The majority of women, however, fall into the second cat-
egory. They want to pursue genuine careers while participat-
ing actively in the rearing of their children. Most of them,
Schwartz and others believe, are willing to trade some career
growth and compensation for freedom from the constant
pressure to work long hours and weekends. By forcing these
women to choose between family and career, companies lose
a valuable resource and a competitive advantage. Instead,
firms must plan for and manage maternity, they must provide
the flexibility to help career-and-family women be maximally
productive, and they must take an active role in providing
family support and in making high-quality, affordable child
care available to all women. In other words, companies
should provide women with the option of a comfortable, but
slower “mommy track.”
Although distinguishing between career-primary women
and career-and-family women seems reasonable and humane,
there’s rarely any mention of fathers or of shared parental
responsibility for raising children. The mommy track idea also
takes for granted the existing values, structures, and biases of
8/13/12 1:29 PM
352 part FOUr The organIZaTIon and The people In IT
a corporate world that is still male dominated. As authors
Barbara Ehrenreich and Deidre English write, “Eventually it is
the corporate culture itself that needs to slow down to a
human pace . . . [and end] workloads that are incompatible
with family life.”
One country that is trying to push things in a new direction
is Sweden. Whereas America stands almost alone in the
world in not guaranteeing women paid maternity leave,
Sweden provides sixteen months paid leave per child, with
the costs shared between the employer and the government.
However—and this is what is novel—at least two of these
months are reserved for fathers. No father is forced to take
baby leave, but the leave is nontransferable so it’s “use it or
lose it.” And more and more men are using it. In fact, more
than eight in ten Swedish fathers now take advantage of
parental leave. And some Swedish politicians are arguing that
more months—perhaps, half of them—should be exclusively
for fathers. Germany has now followed Sweden’s lead. In
2007 it began guaranteeing fathers two months’ paternity
leave. No country, however, has gone further toward parental
equity than Iceland. It reserves three months of parental leave
for the father and three months for the mother, and allows
parents to share an additional three months.
In the meantime, the paternity-leave law is helping to
redefine masculinity in Sweden. Take game warden Mikael
Karlson. A former soldier who owns a snowmobile, two hunt-
ing dogs, and five guns, he’s a man’s man. Cradling his two-
month-old baby girl in his arms, he says he cannot imagine
not taking parental leave. “Everyone does it.” Not only does
his wife agree, but she says that he never looks more attrac-
tive to her than “when he is in the forest with his rifle over his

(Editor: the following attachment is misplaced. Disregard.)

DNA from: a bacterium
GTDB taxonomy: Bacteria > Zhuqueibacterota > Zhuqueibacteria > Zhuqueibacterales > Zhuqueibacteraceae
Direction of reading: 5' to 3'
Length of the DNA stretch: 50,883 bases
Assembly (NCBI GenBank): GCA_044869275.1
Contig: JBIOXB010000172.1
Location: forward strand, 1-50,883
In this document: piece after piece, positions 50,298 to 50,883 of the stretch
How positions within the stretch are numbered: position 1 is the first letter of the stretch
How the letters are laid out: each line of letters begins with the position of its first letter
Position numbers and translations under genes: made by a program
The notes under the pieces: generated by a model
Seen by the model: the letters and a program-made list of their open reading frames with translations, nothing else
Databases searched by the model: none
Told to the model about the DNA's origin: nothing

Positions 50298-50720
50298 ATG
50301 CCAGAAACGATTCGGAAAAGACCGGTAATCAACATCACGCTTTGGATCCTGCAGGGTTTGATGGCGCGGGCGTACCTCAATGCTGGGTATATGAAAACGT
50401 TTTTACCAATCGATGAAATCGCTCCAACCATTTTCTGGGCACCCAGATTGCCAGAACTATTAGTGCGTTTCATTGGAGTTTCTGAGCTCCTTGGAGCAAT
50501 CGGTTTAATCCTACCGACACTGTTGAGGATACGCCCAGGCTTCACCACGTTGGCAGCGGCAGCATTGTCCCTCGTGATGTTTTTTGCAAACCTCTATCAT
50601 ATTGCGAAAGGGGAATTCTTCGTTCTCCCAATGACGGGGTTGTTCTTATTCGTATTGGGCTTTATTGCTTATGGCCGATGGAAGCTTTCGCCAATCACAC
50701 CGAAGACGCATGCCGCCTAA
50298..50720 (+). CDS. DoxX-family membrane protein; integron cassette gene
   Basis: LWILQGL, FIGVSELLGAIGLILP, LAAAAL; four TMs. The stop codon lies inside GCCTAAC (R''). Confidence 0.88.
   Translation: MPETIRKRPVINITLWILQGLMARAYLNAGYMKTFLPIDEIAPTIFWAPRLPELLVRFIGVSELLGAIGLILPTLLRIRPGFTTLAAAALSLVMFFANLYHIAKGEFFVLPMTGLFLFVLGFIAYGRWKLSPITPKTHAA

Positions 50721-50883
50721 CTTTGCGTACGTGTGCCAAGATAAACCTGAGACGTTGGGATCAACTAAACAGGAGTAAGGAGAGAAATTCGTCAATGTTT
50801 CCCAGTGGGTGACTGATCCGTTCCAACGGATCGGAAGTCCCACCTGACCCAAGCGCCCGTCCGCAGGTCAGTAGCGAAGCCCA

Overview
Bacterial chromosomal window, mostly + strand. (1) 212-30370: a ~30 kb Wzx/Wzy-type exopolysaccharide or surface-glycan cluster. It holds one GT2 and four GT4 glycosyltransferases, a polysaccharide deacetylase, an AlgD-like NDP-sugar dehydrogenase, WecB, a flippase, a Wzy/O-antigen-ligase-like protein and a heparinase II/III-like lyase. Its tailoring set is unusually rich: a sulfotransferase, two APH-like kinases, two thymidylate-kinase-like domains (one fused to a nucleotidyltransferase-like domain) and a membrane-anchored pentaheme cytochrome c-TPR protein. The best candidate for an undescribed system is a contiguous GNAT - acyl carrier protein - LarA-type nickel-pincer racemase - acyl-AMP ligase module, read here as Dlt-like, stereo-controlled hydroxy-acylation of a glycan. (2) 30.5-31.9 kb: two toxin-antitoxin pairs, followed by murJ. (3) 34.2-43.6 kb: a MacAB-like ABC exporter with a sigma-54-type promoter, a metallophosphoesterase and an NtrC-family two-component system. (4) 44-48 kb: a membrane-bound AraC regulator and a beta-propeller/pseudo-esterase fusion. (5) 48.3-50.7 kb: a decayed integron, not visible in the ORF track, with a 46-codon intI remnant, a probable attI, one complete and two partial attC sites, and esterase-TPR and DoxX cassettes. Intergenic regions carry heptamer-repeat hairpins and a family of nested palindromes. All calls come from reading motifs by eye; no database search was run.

shoulder and the baby on his back.” Some men admit that
they were unsure of themselves at first—the cooking, clean-
ing, and sleepless nights—but that they adjusted to it and
even liked it. One Swedish father calls it a “life-changing
“Many men no longer want to be identified just by their
jobs,” says Bengt Westerberg, who as deputy prime minister
helped to bring the law about. “Many women now expect their
husbands to take at least some time off with the children.”
“Now men can have it all—a successful career and being a
responsible daddy,” adds Birgitta Ohlsson, another govern-
ment minister. “It’s a new kind of manly. It’s more wholesome.”
Some also think the paternity-leave law is the reason that the
divorce rate in Sweden has declined in recent years.
There are, however, stories of companies’ discouraging
men from taking long baby leaves, and managers admit that
parental leave can be disruptive. Still, by and large Swedish
business has adapted, and many companies find that a family-
friendly work environment helps them attract talented
employees. “Graduates used to look for big paychecks,” says
one human resources manager. “Now they want work-life
If you have,or plan to have,children,whatsortofbalance
do you seek between career and family life? Do you
believe that the mindset of corporate America is conducive
to the type of work-and-family arrangement that would
Should the United States require companies toprovide
paid maternity leave? Should it assist them to do so? What
about paternity leave?
call it that or not? Is the idea a good one? Is it somehow
discriminatory against women? Against men?
not, why not? If so, what steps, if any, should either busi-
ness or society take to encourage this?
workers who wish to combine career and child raising? If
so, identify the steps that companies can take to accom-
modate parental needs more effectively.
flexibility to work out the particular balance of career and
family that is right for them? Or does this go beyond the
social responsibilities of business?
business point of view, even if it is not subsidized by the